Have you ever applied for a loan through a bank or lender and been asked to provide a ‘capacity to repay’ certificate or ‘accountants letter’ to support your application? If you answered yes, you’re not the first.
While this may seem like a simple request, it can be a lot more complicated given the limitations on what accountants can and can’t sign off on.
In fact, accountants are now being advised by the Joint Accounting Bodies (JAB) (Chartered Accountants Australia and New Zealand, CPA Australia, and the Institute of Public Accountants) to decline any and all requests for these certificates.
So can your accountant provide you with a ‘certificate to repay’ certificate?
Short answer; No.
But with requests for these certificates once again on the rise, we wanted to explore exactly why our accountants are unable to provide you with a ‘capacity to repay’ certificate or ‘accountants letter’.
What is a ‘capacity to repay’ certificate?
A ‘capacity to repay’ certificate, is a document requested by the bank or lender as part of their finance approval process when you are applying for credit or loans. The letter is intended to assess and verify your capacity to repay the intended loan or borrowing amount.
The bank or lender will often ask that you request this certificate from your accountant, to shift the credit assessment risk from themselves onto the accountant. They do this in an attempt to revoke responsibility if the finance is unviable or the client doesn’t actually have capacity to repay the borrowing amount.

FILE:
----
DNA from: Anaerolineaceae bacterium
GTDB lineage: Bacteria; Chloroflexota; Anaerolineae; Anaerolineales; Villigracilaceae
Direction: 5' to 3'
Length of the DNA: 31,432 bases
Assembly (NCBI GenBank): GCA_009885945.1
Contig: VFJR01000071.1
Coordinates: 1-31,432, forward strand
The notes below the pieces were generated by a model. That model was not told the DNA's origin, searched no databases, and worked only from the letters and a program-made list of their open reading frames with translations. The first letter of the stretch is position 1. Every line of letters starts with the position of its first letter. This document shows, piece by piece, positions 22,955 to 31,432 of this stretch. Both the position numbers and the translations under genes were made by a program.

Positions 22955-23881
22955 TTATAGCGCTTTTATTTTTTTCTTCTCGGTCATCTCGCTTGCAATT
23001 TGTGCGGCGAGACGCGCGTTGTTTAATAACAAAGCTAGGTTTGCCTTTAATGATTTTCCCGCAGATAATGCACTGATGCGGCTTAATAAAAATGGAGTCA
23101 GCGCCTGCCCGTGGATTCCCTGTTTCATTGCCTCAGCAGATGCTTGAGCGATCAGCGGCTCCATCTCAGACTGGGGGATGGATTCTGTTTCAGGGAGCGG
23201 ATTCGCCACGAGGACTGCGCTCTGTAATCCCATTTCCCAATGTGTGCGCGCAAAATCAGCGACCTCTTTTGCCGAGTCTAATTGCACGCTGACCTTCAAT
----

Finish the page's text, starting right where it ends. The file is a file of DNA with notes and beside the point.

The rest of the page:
Why can’t my accountant provide this certificate?
According to CPA Australia, unless your accountant is licensed under an ACL (Australian Credit Licence), they cannot provide a certificate or assessment relating to whether a client will be able to meet their financial obligations under a credit contract (accountant’s letter or capacity to repay certificate).
The credit assessment remains solely the responsibility of the bank or lender, of which they have specific obligations under their credit license when making such assessments.
In a joint letter, the Joint Accounting Bodies (JAB) (Chartered Accountants Australia and New Zealand, CPA Australia, and the Institute of Public Accountants) have stated the “the determination of capacity to repay must be made by the lender. The lender cannot ask applicants to engage third parties to determine their capacity to repay as part of the loan application. Professional accountants cannot provide any assessment, assurance or guarantees that a client will have the ability to make the repayments should their loan be approved.”
What CAN my accountant provide?
Upon request, your accountant can provide information regarding your financial position that can be factually verified, such as Financial Statements, Activity Statements, ATO Client Account Statements, past Tax Returns and Notice of Assessments.
These are documents that verify your financial position, but are not credit assessments made by your accountant regarding your ability or capacity to borrow.
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The material and contents provided in this publication are general and informative in nature only. It is not intended to be advice and you should not act specifically on the basis of this information alone. If expert assistance is required, professional advice should be obtained.